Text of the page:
1. Welcome to our site! Electro Tech is an online community (with over 170,000 members) who enjoy talking about and building electronic circuits, projects and gadgets. To participate you need to register. Registration is free. Click here to register now.
    Dismiss Notice

Building a DRSSTC Pt. 1 - Background

Blog entry posted in 'Building a Dual-Resonant Solid State Tesla Coil', Jul 22, 2014.

4.00/5, 1 vote
Greetings, everyone!

Before I start documenting my build, I feel I should give a bit of background on what a Tesla coil is, in case you don't know.

A Tesla coil is an air-cored resonant transformer capable of achieving extremely high voltages at very high frequencies. A Tesla coil differs from basic iron-cored transformers in that the turns ratio between the primary and secondary has little effect on the secondary voltage. Instead, a Tesla coil relies on having two tuned resonant circuits--one made up of the primary coil and tank capacitor, and the other made up of the secondary coil and topload. When the two circuits are in tune (they both have the same resonant frequency and are oscillating naturally), you get what is referred to as "resonant rise".When a "burst" of current is passed through the primary coil, a current is induced in the secondary. This starts an oscillation in the secondary that "rings" up the coil, and then back down again. If another "burst" of current is passed through the primary at just the right moment, it will add to the waveform on the secondary. One of the most common analogies I have seen is a child's swing: You push the child with a certain force, and he'll go up to a certain height. Then when he swings back and you push him with the same force at just the right time, he'll go even higher. With the Tesla coil, this increase in energy happens tens or hundreds of thousands of times per second, and every time the secondary receives a "burst" of energy from the primary, the voltage at the topload increases. Eventually, the voltage becomes so high that the surrounding air is ionized, and an arc is created.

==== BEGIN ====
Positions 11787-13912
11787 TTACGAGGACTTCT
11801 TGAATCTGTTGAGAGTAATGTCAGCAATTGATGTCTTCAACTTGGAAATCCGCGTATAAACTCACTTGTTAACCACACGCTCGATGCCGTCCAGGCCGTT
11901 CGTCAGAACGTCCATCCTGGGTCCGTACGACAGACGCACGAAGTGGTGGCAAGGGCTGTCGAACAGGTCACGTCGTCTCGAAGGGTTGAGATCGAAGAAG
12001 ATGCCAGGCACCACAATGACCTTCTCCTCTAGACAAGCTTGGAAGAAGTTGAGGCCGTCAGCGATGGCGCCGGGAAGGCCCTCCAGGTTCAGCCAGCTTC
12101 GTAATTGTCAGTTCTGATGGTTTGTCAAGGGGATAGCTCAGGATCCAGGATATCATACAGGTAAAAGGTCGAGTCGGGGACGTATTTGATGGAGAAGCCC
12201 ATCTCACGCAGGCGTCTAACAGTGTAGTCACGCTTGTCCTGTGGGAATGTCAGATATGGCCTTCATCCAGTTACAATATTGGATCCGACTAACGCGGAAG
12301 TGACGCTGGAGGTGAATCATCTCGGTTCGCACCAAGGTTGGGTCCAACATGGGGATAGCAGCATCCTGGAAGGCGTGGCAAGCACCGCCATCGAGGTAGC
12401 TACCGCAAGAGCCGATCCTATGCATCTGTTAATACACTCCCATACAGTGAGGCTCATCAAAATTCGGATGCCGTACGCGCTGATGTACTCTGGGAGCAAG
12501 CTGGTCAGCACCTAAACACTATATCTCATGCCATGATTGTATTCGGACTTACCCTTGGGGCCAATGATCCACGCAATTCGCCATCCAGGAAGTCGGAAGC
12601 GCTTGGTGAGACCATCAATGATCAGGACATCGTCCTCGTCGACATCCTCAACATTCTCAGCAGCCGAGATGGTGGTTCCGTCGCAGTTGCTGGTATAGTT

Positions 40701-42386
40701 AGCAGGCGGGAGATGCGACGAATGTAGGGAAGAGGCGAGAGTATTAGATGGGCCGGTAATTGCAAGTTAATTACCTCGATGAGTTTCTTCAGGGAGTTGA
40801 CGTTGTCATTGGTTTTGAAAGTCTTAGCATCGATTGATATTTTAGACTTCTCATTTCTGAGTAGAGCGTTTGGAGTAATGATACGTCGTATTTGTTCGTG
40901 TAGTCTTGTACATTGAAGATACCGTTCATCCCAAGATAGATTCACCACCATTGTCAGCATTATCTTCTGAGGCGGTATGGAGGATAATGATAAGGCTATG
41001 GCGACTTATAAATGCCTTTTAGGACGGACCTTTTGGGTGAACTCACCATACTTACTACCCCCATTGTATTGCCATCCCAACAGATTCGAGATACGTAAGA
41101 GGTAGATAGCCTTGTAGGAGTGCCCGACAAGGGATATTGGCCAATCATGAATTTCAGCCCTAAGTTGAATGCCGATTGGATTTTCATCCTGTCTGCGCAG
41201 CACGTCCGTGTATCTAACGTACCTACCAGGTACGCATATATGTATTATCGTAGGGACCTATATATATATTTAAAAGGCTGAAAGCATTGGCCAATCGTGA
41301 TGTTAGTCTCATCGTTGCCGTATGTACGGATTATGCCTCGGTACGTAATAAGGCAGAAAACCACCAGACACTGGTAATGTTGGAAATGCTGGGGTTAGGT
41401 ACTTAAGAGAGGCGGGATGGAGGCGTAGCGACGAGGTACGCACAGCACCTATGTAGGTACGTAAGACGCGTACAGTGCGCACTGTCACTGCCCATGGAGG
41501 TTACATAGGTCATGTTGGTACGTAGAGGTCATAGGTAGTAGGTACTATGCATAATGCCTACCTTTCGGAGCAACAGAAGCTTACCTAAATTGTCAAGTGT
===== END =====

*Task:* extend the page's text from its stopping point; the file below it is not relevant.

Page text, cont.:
A traditional Tesla coil uses a high voltage transformer and a spark gap to send current through the tank circuit in order to excite the secondary. The schematic for a basic spark gap Tesla coil (SGTC) looks like this:

As you can see, when the spark gap conducts the primary coil and capacitor form an LC circuit, which oscillates at its resonant frequency, which then excites the secondary coil.

A dual-resonant solid state Tesla coil (DRSSTC) runs on the same principle, except for one major difference: Instead of using a spark gap to switch current into the tank circuit, we use solid-state devices, namely high-power transistors. Since transistors don't require the high voltage (6+ kilovolts) to conduct that spark gaps do, solid state Tesla coils can run at much lower input voltages. Most DRSSTCs run off of rectified mains (120VAC or 240VAC), which makes them ideal for small, portable, or low-power projects. They don't require hefty transformers or thick insulation that classic Tesla coils do.

As opposed to a basic solid state Tesla coil (SSTC), a DRSSTC has a resonant primary tank circuit that more closely mimics how a classic SGTC operates. The double tuned resonant circuits greatly increase the power throughput from the primary circuit to the secondary, making the DRSSTC much more efficient and impressive than a standard SSTC.

Unfortunately, building a DRSSTC is not quite that easy. You cannot simply replace a spark gap with a transistor. There are a lot of calculations that go into the design, as well as lots of research and extra circuitry. We'll get to this in the next entry though. Now that you (hopefully) have a better idea of what a Tesla coil is, and how a DRSSTC works, it should be easier to follow the rest of the entries.

If you have any questions or comments, feel free to leave a comment or send me a PM!

Until next time,
neumannpower likes this.
  1. killivolt
    Good explanation. Helps to get the point across; I like the idea of using lower voltages.
    killivolt, Jul 25, 2014
  2. DerStrom8
    Thanks KV. Lower voltages and lightweight supplies are definitely a plus!
    DerStrom8, Jul 25, 2014
  3. Yergaderga
    Well I should have just looked at this before- It describes exactly what I didn't know!
    Yergaderga, Jun 26, 2015